Figure 2: Resected adenoma specimen in a typical (adrenocorticotropic hormone) ACTH-producing adenoma. (a) There are monomorphic cells with a disrupted reticulin framework, findings that were consistent with pituitary adenoma (hematoxylin–eosin staining, 400×). (b) A definite ACTH-producing adenoma is confirmed on immunostaining. Crooke's cell adenoma is confirmed on (c) hematoxylin–eosin staining (400×) and (d) anti-cytokeratin (CAM 5.2) immunostaining (400×)

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Of the eight patients who underwent ETS, four cases (50%) developed intraoperative cerebrospinal fluid (CSF) leakage that required packing of the sella, but there were no cases that developed CSF rhinorrhea postoperatively. Transient diabetes insipidus (DI) was observed in two patients. Overall, one patient required another treatment aside from steroid replacement for at least one new postoperative endocrine deficit detected on the last follow-up.

Overall, remission was achieved in six patients (75%) and was superior in rate for microadenoma (100%) than for macroadenoma (50%). One patient remained in non-remission on follow-up, whereas two patients underwent adjuvant radiation therapy.

 » Discussion Top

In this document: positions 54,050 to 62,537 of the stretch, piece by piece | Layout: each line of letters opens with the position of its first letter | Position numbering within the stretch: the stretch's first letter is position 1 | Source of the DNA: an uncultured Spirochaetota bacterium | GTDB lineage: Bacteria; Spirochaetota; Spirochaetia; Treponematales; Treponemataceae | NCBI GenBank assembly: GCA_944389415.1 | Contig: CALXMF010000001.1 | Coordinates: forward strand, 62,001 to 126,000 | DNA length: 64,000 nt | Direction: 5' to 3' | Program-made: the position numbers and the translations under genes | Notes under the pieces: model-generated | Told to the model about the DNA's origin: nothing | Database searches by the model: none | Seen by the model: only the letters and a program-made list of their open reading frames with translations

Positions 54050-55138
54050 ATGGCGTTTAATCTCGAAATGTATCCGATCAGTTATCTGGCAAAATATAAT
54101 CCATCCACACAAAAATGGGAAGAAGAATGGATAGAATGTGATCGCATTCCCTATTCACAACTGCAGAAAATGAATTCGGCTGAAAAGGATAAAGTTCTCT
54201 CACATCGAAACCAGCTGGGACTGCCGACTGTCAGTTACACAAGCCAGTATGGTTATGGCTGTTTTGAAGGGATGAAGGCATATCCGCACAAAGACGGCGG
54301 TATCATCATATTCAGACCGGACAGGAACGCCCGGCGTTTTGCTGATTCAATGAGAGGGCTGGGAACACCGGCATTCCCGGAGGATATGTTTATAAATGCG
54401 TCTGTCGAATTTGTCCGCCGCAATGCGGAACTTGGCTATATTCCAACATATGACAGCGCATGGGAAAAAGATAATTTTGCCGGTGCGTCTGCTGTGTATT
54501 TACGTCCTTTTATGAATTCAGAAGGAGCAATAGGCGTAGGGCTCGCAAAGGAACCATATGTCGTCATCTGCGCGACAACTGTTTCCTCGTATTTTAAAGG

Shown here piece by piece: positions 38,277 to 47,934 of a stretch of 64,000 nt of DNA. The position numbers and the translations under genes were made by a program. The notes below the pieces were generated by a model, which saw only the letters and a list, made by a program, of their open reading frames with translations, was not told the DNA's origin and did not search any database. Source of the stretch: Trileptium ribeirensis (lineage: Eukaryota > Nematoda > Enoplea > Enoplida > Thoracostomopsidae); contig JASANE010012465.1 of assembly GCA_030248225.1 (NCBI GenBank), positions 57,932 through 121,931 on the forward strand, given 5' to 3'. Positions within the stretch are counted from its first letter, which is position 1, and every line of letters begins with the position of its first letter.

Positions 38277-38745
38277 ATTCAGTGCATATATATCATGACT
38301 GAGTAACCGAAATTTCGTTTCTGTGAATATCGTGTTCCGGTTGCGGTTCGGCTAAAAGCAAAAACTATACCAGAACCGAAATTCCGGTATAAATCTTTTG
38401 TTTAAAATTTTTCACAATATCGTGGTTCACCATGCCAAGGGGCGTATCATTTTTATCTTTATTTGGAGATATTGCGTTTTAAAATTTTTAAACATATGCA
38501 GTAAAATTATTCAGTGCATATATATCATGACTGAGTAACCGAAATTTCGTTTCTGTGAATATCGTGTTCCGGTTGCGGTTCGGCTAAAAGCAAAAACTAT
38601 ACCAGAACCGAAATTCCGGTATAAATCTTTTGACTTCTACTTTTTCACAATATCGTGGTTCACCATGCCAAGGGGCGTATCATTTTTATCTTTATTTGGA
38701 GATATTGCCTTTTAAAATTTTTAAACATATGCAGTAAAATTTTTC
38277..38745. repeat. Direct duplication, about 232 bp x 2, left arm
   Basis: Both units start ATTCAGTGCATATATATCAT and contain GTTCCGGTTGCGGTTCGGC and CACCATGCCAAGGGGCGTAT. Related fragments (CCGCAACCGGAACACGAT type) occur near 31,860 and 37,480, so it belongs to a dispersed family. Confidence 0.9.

In this series, immediate postoperative hypocortisolism was induced surgically in 75% and resulted in an overall remission rate of 75%, when confirmed with a suppression test during remote follow-up. Our results were comparable with those of other reports on the efficacy of ETS for Cushing's disease [Table 1][6],[7],[8],[9],[10]; in all reports, including ours, the overall remission rate was in the range of 70%–90%. A recent report stated that compared with microscopic transsphenoidal surgery, ETS for Cushing's disease had similar remission rates at 70.6%,[11] confirming the efficacy of the latter. In our series, no patients needed repeat operation, but two patients needed adjuvant radiation therapy because of incomplete resection of the tumor. In past reports, including our study, adjuvant therapy was needed in 10%–25% of cases. Our results indicated that patients with an early nadir of postoperative cortisol at <2 μg/dL were several times more likely to achieve remission than patients with late nadir of postoperative cortisol. Immediate induction of hypocortisolemia in the postoperative period has been known to correlate with both remission and a lower risk of recurrence in a number of studies,[12] and the nadir cortisol level after a successful adenomectomy is usually achieved within 72 h after surgery.